Northwest Michigan fruit regional report – May 7, 2013

Warm and dry temperatures have accelerated tree growth across northwest Michigan.

The region has had a string of warm and dry days that feel more summer-like than spring. These temperatures have been a welcome change after a long winter, but the pace of tree growth has changed dramatically over the past week. On April 26, we were at silver tip in most varieties of apples at the Northwest Michigan Horticultural Research Center (NWMHRC), but just over a week later we are in tight cluster – things are simply moving fast and growers are working hard to keep up with this pace.

We have also jumped in our growing degree day accumulations, particularly base 50, as daytime temperatures have hovered in the low to mid-70s. We have accumulated 114 GDD base 50, which is just behind our 20-plus-year average of 125 GDD base 50, which is a marked change from last week where we were over one to two weeks behind normal. Obviously, we have also accumulated GDD base 42, and over this past week we are at 225 GDD base 42. We have not received much rain the past week, and we recorded 0.14 inches at the NWMHRC. Despite the good soil moisture to start the year, the first 4 to 5 inches of the soil are dry.

The trap line has been set at the NWMHRC this week, and we will be monitoring this line weekly or bi-weekly.

Apples. Growers are busy with spring tasks and sprayers have been out of the barn for over a week. Rain is in the forecast for Thursday of this week (May 9), and covering for apple scab is a priority. With all of the increased growth, keeping new tissue covered for scab is critical. Most growers will also add a mildewcide for powdery mildew for the cover as recommended by Michigan State University Extension.

Rosy apple aphids are the main insect that will need to be controlled at the upcoming pink spray. Mating disruption should be put up in orchards prior to bloom.

Cherries. We have observed white bud in sweet cherries, and if temperatures remain warm, we could be into bloom by the weekend. American brown rot is a concern, and we recommend using Rovral for bloom sprays to save the SI’s, primarily Indar for American brown rot control as we approach harvest. Retain, which is now labeled in cherries, should go on at early bloom to increase fruit set in shy-bearing varieties or if we run into poor pollinating weather.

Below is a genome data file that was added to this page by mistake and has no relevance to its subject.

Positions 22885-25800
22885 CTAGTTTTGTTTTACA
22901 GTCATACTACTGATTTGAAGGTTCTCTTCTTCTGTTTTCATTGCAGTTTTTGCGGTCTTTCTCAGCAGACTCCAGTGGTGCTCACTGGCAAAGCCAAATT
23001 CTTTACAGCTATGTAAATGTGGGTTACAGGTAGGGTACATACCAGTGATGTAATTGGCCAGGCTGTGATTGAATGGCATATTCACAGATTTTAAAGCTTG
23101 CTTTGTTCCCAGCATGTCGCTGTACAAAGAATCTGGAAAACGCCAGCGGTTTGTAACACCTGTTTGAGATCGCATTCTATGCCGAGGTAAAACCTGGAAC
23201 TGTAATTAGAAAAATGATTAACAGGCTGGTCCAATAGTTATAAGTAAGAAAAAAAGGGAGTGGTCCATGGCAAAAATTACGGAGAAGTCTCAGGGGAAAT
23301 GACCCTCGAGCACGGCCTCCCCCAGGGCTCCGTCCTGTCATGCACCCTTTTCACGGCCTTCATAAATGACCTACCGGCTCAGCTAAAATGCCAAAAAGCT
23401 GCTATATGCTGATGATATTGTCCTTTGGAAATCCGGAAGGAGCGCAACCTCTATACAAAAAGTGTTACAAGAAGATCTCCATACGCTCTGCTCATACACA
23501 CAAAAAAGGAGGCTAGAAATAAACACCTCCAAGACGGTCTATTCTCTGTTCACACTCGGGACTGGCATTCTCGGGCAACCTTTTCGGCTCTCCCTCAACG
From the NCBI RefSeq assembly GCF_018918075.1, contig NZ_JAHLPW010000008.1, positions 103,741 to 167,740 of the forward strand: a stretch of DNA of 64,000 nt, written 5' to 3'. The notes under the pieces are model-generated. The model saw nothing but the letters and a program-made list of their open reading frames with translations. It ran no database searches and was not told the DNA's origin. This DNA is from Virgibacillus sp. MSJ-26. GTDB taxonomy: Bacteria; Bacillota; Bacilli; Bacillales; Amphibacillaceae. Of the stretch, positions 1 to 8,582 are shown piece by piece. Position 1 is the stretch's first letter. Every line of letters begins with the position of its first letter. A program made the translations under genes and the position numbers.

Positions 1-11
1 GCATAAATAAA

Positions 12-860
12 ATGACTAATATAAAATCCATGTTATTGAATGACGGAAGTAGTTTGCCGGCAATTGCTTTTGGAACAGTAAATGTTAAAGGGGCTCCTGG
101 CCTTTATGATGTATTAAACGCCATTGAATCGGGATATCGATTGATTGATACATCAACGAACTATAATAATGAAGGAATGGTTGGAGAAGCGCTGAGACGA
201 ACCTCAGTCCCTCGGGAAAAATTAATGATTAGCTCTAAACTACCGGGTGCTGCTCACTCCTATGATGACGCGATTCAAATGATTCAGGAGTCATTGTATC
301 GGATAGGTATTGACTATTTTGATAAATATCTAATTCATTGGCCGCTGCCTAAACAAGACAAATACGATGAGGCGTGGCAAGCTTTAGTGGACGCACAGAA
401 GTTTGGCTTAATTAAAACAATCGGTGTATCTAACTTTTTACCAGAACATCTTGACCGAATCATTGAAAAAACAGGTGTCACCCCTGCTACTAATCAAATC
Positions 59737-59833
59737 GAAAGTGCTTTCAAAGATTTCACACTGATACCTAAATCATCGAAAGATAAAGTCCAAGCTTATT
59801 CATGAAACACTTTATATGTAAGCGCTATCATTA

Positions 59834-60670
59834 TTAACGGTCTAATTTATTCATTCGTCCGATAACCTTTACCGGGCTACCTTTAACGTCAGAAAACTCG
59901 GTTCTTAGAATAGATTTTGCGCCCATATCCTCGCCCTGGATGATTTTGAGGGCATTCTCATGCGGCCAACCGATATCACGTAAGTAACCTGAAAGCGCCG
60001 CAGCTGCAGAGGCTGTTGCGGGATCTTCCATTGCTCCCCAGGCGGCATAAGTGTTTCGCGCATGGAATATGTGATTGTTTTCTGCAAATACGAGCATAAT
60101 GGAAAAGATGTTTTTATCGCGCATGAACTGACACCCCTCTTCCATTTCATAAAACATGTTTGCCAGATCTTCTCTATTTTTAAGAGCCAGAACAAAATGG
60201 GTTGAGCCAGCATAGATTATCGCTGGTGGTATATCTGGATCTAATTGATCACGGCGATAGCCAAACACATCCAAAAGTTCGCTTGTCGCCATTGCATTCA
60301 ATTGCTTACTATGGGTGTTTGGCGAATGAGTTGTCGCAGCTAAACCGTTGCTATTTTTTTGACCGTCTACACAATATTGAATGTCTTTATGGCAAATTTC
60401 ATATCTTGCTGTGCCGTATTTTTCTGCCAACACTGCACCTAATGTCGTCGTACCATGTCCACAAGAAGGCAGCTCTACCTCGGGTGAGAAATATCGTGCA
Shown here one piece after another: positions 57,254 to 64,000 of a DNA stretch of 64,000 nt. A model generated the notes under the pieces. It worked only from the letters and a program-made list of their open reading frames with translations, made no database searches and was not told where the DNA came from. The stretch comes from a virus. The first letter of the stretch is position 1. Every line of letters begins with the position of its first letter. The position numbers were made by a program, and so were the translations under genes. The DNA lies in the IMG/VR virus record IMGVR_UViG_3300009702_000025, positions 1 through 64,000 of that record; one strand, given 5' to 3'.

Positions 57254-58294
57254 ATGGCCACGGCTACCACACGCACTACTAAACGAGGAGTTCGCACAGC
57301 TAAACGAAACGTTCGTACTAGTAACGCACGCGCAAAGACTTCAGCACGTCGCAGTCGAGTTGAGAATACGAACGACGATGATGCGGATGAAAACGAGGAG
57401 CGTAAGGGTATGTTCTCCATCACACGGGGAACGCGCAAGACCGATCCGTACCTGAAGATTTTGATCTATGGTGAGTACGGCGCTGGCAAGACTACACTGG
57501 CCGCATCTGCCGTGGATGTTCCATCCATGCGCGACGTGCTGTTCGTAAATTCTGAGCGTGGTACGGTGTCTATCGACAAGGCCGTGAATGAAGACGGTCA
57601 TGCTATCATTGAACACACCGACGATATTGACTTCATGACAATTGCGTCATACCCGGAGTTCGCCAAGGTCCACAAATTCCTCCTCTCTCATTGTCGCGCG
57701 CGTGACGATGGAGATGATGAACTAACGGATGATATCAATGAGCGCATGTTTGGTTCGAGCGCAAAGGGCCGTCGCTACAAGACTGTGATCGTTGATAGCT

In tart cherries, European brown rot applications need to be applied beginning at popcorn and again a week later. This disease is more of a problem in cool and wet weather, which has not been typical this spring, but there are some orchards where this disease is an annual issue. Also, this disease is more problematic in Balatons than Montmorency, so if the weather changes or an orchard is in a prime European brown rot site, Indar is the material of choice and should be applied at the above timings to control this disease.

Wine grapes. Recent warmer weather has brought many cultivars to the early bud swell stage. Bud development varies greatly from vine-to-vine and even within vines in the research vineyard. We would greatly .(JavaScript must be enabled to view this email address) on bud development uniformity in commercial vineyards.

No significant insect activity has been seen to this point, and the only species to be on the lookout for now are climbing cutworms and grape flea beetles. Grape flea beetles can often be found on wild vines in our area, so there is a possibility for it to become a pest. We are still in the time period for effective dormant applications against powdery mildew.